This Is Spinal Muscular Atrophy
I just heard about the SMA Blog Party on the Gwendolyn Strong Foundation website. I read many of the touching stories of families affected by SMA and wanted to write from my own perspective as someone who was born with SMA and is now living with it as an adult. Since Muscular Atrophy primarily affects children, I thought it was important to get my Mom’s insight into what it was like for her and my Dad. Here is what she wrote:
Writing this is bringing back very emotional memories. My pregnancy was normal. No signs of any trouble and the delivery was also normal. We were so happy with our new son. This was our first baby and I was very green at motherhood. My husband kept saying there is something wrong with David. He looked ok to me. Just his legs were relaxed. Looked like an adult would with his legs straight. Took him to our family doctor and he didn’t think anything was wrong. We tried to stop worrying.
When David was around 7 months old the doctor finally sent us to a specialist. They did a biopsy and we were told by the doctor that he had Spinal Muscular Atrophy and he would not live past 2 years. Well we were devastated and stunned. We had no counseling, no followup… nothing. We just drove the many miles home crying all the way.
David is a gift of God as he has impacted the lives of so many people including me. Especially myself, he has made me grow as a person. He has had so many close calls and each time I have held my breath and been in a fog hoping he would pull through. The Doctors told us that pneumonia would probably kill him if he got it. Then we were told he needed to have a spinal operation because his muscles were pulling his spine and causing scoliosis. He needed the operation as it was badly effecting his breathing and the longer we took to decide, the less likely he would survive the operation. That time was so bad but he made it. He is tough but at the same time delicate.
David has a beautiful personality and he has made us very proud of him. I always felt so sad as I know he wanted to do the things the other kids were doing and some of the simpler things are what hurt the most. He has lived well past what the doctors said he would. He is living on his own too and working, doing things that people can’t believe he is doing. SMA is a terrible thing to live with. But with determination you can raise even above that and my son is proof. I love him dearly.
I am very blessed for having such great parents. They never treated me any different than any other child. I went to a regular school, played in the local youth bowling league and went on many camping trips in Boy Scouts in my power wheelchair.
SMA is a degenerative disease and I can no longer do many of the things I used to do as a child. I miss being able to play video games and some of the simpler things like being able to write and feed myself. I try not to think about these things too much because what is done is done. Instead, I look forward to the things I can do and look back fondly on the things I have done.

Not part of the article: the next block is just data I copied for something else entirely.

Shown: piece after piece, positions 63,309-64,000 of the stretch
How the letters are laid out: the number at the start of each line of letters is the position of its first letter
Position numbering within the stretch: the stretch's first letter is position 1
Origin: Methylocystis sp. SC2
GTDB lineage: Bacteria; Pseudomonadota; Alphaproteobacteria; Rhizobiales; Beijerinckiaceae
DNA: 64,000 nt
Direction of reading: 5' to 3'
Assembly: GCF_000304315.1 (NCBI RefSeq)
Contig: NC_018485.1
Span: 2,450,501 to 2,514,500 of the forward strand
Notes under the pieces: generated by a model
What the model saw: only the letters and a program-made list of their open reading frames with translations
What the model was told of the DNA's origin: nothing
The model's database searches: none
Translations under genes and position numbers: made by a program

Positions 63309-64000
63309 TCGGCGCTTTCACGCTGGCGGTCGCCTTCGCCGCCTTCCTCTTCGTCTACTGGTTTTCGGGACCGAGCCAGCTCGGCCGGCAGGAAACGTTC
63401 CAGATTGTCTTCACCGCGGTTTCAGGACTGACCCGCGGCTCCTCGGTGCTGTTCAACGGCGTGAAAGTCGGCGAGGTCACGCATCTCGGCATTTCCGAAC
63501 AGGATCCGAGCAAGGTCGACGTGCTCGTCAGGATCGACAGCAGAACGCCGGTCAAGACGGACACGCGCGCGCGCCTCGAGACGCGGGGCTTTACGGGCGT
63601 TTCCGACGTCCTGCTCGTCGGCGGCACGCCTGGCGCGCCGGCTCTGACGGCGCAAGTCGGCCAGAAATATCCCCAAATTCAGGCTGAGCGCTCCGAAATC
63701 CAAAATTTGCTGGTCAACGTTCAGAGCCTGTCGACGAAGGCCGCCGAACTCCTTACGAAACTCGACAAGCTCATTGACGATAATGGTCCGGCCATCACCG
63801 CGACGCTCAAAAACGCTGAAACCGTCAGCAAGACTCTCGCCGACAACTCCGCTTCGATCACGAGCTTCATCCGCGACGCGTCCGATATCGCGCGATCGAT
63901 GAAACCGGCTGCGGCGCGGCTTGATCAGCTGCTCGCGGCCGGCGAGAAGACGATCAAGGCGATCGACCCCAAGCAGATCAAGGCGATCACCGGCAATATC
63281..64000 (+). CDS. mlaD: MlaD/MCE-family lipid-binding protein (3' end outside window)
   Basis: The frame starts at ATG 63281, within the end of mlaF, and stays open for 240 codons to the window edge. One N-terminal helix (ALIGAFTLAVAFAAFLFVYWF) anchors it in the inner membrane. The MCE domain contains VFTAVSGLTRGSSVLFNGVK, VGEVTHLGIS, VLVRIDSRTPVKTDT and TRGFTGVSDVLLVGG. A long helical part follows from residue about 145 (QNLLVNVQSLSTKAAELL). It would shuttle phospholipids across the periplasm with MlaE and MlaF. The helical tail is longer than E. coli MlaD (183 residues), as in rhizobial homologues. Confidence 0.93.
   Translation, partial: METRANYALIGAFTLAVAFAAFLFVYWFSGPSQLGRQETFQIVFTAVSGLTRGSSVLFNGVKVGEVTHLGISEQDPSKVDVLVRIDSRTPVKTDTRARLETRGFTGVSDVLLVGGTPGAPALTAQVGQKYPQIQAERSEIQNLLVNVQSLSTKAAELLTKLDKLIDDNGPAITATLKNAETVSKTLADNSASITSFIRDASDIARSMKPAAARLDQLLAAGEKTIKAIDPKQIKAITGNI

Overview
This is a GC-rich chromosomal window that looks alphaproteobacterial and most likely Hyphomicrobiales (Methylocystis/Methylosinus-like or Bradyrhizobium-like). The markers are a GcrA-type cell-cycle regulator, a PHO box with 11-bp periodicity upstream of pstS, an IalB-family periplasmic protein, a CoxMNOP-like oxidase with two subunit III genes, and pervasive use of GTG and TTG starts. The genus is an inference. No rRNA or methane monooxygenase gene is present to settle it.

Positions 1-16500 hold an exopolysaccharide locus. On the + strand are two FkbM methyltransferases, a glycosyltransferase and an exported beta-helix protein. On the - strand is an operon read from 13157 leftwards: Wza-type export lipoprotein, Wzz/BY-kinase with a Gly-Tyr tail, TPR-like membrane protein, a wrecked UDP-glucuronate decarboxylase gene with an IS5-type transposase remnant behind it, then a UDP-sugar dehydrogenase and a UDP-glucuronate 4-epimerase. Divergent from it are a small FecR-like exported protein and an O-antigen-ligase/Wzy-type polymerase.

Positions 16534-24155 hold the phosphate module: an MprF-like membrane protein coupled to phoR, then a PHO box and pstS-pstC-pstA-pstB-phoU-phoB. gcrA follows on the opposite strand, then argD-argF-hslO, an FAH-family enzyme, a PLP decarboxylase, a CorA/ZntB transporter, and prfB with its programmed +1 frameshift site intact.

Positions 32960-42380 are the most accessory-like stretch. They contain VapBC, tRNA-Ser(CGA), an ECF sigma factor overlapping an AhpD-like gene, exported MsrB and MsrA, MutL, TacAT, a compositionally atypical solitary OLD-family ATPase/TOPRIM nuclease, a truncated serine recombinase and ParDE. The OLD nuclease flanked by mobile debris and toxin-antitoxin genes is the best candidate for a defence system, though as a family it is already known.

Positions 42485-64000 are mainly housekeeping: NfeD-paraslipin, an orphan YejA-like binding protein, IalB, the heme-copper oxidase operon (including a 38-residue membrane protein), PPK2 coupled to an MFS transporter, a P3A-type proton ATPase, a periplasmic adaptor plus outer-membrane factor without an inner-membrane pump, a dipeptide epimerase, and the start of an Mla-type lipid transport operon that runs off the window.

- SMA is the #1 genetic killer of young children.
- SMA is estimated to occur in nearly 1 out of every 6,000 births.
- 1 in every 40 people, or nearly 10 million Americans, UNKNOWINGLY carries the gene responsible for SMA. Few have any known family history.
- SMA is a pan-ethnic disease and does not discriminate based on race, ethnicity, or gender.
- There is currently no treatment and no cure, but the National Institutes of Health (NIH) selected SMA as the disease closest to treatment of more than 600 neurological disorders.
- Researchers estimate that a viable treatment and/or cure is attainable in as little as 5 years – IF provided adequate resources.
- The American College of Medical Genetics recommends that SMA carrier testing be made available to ALL couples planning a family, regardless of ethnicity or family history.
This is SMA. I’m one of the few lucky ones, but many others are not. I want to eradicate it. Through this website, we strive to raise awareness. Through partnerships with non-profit organizations and other SMA-affected families, we work to raise money for a cure. The Gwendolyn Strong Foundation is one of these organizations, and they currently are in a voting contest for $20K. If they win, the money will go towards fighting SMA.
Here’s how you can help them get there:
PLEASE VOTE: It’s really this simple –>
- You can vote once EVERY DAY from now until September 29th at 5 PM EDT
- Go to VoteForSMA.com, select the Gwendolyn Strong Foundation, enter the two security words, check the Official Rules box, and then click “Vote Now!”
- That’s it! It’s really that simple
- Don’t forget to add your name to the DailyVoteReminder.com list so you don’t miss a $20K vote.
- And…don’t stop there — SHARE!
Please remember my story and vote daily. Help prevent this disease from affect another innocent life.